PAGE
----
Flight attendants are urging the federal government to rethink a proposal to introduce regulations that would allow airlines to reduce the number of flight attendants, as Transport Canada holds a day-long consultation with air transportation experts and stakeholders in Ottawa today.
Current federal regulations require one flight attendant for every 40 passengers, but as part of the changes the government is hoping to introduce, commercial airlines will also have a second option of one flight attendant for every 50 passenger seats, whether or not those seats are occupied.
CUPE Airline Division, a union that represents about 10,000 flight attendants, is against the changes. It says that the new 1:50 attendant-passenger ratio will put Canadians at risk.
It argues that fewer flight attendants means safety will be reduced, especially in an emergency evacuation situation.
"There was already no margin of error in an emergency situation with the actual ratio of one flight attendant per 40," said Michel Cournoyer, CUPE Airline Division president. "With a smaller crew to start with, imagine how things could turn if a flight attendant is injured in an evacuation."
Danika Ward, a flight attendant with CanJet Airlines, said her job is not just about servicing passengers, but ensuring their safety while on board a plane and in the event passengers need to get off.
"It's not just about opening the door. It's about dealing with unruly passengers, people who may possibly smoke, drink, get physical — anything on the aircraft. We're trained in CPR, we're trained in all kinds of things — emergency child birth is one of those things. There's so much that we are responsible for," she said in an interview with the CBC's Julie Van Dusen.
An insurance policy for your life
Speaking to reporters outside the Transport Canada conference, Cournoyer recalled when Air France Flight 358 crashed at Toronto's Pearson International Airport in 2005. All 309 people aboard survived, "largely due to a rapid evacuation by the flight attendants."
"That ratio that day was one flight attendant for 30 passengers. All emergency exits were staffed," he said.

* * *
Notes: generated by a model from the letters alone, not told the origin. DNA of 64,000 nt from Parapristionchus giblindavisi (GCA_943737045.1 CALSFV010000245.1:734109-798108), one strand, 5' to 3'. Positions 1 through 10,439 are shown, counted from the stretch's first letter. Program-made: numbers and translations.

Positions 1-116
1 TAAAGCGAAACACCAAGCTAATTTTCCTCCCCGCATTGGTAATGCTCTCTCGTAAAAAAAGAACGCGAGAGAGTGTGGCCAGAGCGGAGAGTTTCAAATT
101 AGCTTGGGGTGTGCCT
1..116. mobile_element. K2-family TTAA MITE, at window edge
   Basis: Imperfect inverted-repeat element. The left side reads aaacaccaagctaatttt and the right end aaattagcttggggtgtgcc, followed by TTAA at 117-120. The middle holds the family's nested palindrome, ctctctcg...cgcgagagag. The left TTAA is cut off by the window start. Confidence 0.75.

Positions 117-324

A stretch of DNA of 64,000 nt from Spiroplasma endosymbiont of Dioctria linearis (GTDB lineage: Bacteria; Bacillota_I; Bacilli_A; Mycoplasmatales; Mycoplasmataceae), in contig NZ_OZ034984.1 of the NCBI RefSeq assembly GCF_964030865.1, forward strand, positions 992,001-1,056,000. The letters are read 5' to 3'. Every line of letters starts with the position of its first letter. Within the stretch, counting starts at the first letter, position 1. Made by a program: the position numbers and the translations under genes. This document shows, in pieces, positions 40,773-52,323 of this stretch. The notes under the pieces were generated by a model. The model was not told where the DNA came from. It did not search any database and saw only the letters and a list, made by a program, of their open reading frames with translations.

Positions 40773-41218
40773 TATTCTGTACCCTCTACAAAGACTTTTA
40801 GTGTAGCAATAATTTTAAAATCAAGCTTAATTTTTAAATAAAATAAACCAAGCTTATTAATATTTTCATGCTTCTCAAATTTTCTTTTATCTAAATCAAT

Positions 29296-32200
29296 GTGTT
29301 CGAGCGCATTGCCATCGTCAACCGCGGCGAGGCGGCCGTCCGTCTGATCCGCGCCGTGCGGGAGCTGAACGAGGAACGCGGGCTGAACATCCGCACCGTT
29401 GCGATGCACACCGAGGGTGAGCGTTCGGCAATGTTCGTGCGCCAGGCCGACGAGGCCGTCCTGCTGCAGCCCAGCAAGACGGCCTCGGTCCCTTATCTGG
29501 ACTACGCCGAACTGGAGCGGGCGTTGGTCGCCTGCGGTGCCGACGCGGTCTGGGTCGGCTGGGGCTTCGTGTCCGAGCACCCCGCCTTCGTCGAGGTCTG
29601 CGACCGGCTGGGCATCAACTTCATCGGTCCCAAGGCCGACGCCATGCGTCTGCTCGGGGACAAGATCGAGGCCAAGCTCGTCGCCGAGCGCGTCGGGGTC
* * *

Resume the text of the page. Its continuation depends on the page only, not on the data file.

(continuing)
Cournoyer said the proposed changes would mean some airplane exits would be left unmanned. However, under the proposed rules, commercial airlines would be required to have a flight attendant at each floor-level exit on all wide-body planes.
With regards to narrower planes, such as airbuses, the new regulations would force airlines to have specific training for flight attendants assigned to more than one exit during emergency evacuations.
Cournoyer did acknowledge that those situations "don't happen very often."
"But when it happens, you want to make sure that we have the full crew to save everybody's life," he said.
"It is an insurance policy. It is insuring your life."
The safety arm of Transport Canada had conducted a risk analysis in 2002, when the proposal to change flight attendant ratios was first requested by the airline industry. It found that the 1:50 rule "on some occasions will provide less than the equivalent level of safety, while on other occasions a more than equivalent level of safety to the current 1:40 operating rule."
According to the assessment, it would be safer to operate a flight under the 1:50 ratio when there are fewer passengers, and less safe when the flight is at full or nearly full capacity.
1:50 rule the international standard
Transport Minister Lisa Raitt doesn't have qualms about moving to the 1:50 ratio.
"I am comfortable with this safety aspect of moving to a standard that is already in place in the U.S. and in Europe," she said in a teleconference from Leipzig, Germany. Raitt was attending a summit hosted by the International Transport Forum.
Airlines in the U.S. and Europe already operate under the 1:50 ratio, considered the international standard. Plus, Transport Canada allows foreign airlines in Canada to operate using that ratio.
Canadian airlines, such as Sunwing and WestJet, also asked the government to be exempt from the 1:40 rule.
"And as more and more airlines requested the same exemption, I took the decision to ensure that we went through a regulatory process," said Raitt.
"If we were going to be changing the rule, we don't do it by exemption. We do it by going through a regulatory process that actually gives CUPE the ability to make representations, which is exactly what they are doing."
But the Official Opposition doesn't think that the consultations, which are only scheduled for one day, are enough.
"It was really hard for me, as the opposition critic, to know that it was happening. It was hard for me, even, to have the agenda. We don't know who's here, we don't have the list of witnesses — I'm not even sure I'll be able to speak, " NDP transportation critic Hoang Mai said Thursday morning.
"It's a one-day consultation on such a serious issue."